MUNCIE - Several weeks ago, a concerned citizen sent me a financial summary of Indiana’s not-for-profit hospitals. He asked that I look into the issue of excessive profits by these systems. I was skeptical that the issue would be relevant. Profits are critical to an economy; they serve as a guide to pricing and investment decisions and reward the men and women who create value. The demonization of profits is a sure sign of unformed thought. Moreover, not-for-profit hospitals have explicitly chosen to forgo profits as part of their operations, so I doubted the financial summary would reveal anything important. I was mistaken.

What I discovered will deeply anger every Hoosier and should embarrass most hospital administrators and board members. I also expect it to cause significant changes to state policy with respect to these hospitals. This is likely to change the way we tax them, regulate their competitors and enforce anti-trust laws. It will surely lead to civil litigation involving billions of dollars of excess profits. 

It turns out the not-for-profit hospital industry and their network of clinics is the single most profitable industry in Indiana. These profits are so large that when accumulated, they account for roughly 9 percent of the state’s total economy. As of 2017, this industry had accrued more than $27 billion, yes billion. Yet, the not-for-profit industry in Indiana pays virtually no taxes and invests almost none of those profits locally. That money is invested in Wall Street, not Main Street. However, they do charge Hoosiers a premium to access healthcare. 

Earlier this year, a Rand Corporation study found that hospitals in Indiana were charging among the highest prices in the nation. While the hospital association has been fighting this excellent study, it is surely correct. I am confident the Rand study is right because I mapped these hospitals, and compared the Rand price data with the lack of competition in each healthcare market.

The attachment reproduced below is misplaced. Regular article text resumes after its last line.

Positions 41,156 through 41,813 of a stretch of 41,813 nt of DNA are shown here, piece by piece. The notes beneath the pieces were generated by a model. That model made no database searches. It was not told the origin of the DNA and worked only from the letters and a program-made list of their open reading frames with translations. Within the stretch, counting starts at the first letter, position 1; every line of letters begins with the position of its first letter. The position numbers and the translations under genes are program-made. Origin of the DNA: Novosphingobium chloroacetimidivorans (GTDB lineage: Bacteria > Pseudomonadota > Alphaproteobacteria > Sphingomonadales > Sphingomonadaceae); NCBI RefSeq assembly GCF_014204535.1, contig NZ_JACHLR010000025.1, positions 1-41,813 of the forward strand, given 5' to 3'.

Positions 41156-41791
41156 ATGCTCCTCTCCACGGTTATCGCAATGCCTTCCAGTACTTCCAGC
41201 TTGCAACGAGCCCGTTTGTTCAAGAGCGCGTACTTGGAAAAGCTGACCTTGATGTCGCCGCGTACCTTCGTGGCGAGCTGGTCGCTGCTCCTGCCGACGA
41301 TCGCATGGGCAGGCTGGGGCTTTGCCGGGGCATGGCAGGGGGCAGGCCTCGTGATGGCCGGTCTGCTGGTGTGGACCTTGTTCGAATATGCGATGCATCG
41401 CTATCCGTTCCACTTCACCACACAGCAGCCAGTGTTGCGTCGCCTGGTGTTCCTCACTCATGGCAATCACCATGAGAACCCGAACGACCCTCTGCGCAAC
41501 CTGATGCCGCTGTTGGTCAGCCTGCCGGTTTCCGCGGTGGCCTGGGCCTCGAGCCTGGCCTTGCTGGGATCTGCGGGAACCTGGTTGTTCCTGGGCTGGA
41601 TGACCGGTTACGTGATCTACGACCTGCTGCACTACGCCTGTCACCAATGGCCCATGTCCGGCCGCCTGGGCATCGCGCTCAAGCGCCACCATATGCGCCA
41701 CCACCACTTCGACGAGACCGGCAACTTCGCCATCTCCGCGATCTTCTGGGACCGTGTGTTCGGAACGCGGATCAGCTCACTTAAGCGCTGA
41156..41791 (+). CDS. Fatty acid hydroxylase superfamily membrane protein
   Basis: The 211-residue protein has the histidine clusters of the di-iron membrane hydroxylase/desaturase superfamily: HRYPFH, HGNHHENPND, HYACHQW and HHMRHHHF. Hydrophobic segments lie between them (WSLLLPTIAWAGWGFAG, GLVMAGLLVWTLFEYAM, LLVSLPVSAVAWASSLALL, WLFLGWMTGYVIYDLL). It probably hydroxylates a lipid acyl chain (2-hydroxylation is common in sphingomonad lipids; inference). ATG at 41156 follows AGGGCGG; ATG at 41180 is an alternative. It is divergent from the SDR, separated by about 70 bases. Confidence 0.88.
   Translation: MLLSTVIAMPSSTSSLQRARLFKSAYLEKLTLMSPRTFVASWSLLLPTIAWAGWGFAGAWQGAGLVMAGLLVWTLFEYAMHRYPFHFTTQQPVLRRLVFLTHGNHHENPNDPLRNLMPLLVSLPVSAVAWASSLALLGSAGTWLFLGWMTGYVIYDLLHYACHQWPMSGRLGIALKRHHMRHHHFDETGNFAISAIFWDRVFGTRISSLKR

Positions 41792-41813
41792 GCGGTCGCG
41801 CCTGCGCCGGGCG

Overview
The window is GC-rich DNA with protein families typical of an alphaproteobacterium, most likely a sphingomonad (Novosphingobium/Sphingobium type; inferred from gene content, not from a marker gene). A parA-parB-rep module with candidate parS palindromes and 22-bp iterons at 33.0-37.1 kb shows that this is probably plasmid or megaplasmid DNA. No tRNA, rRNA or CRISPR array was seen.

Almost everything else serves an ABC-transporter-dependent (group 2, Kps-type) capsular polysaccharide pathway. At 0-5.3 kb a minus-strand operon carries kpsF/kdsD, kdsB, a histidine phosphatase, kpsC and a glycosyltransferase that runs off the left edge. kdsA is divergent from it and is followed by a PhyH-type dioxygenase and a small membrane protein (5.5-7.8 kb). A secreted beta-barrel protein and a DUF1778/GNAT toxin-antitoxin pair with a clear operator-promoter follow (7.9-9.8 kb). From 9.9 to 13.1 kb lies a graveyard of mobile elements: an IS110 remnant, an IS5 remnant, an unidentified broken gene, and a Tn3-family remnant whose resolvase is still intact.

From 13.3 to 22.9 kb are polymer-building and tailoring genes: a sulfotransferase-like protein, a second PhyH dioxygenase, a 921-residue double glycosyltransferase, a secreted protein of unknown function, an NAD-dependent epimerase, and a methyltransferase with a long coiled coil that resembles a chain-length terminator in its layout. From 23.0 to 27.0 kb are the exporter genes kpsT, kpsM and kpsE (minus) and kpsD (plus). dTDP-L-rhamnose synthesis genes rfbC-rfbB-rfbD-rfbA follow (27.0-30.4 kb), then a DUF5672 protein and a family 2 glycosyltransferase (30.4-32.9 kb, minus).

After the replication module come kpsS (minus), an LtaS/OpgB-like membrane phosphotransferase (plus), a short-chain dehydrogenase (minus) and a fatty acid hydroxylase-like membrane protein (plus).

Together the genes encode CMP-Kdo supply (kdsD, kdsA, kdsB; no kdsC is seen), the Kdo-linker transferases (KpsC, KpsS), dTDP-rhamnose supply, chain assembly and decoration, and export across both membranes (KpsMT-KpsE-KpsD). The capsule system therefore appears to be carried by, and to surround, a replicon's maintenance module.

In places where there is little competition, such as Fort Wayne, consumers pay more than twice the cost for a typical medical treatment as they do in places with the most competition. This is how these hospitals accrued excess profits that are roughly 12 times larger than the entire state of Indiana’s Rainy Day Fund.

This windfall of profits has happened fairly recently. In 1998, the typical Hoosier spent $330 less than the average American for healthcare. We now pay $819 more per person than does the average American. The only factor that can explain this is growing monopoly power among our not-for-profit hospitals. 

If you are not shocked by this, nothing can shock you. In a typical post-recession year, these excess profits were so large that they shaved almost 30 percent off economic growth in the state. Let me highlight some particularly egregious examples.

Parkview Hospital is the most blatant example. In one recent year, Parkview Hospital in Wabash earned a 48 percent profit rate. By comparison, Walmart, which also has a store in Wabash, had a profit rate of 3.12 percent that year. Parkview Hospital’s profit absorbed a full 4.1 percent of the county’s GDP (gross domestic product).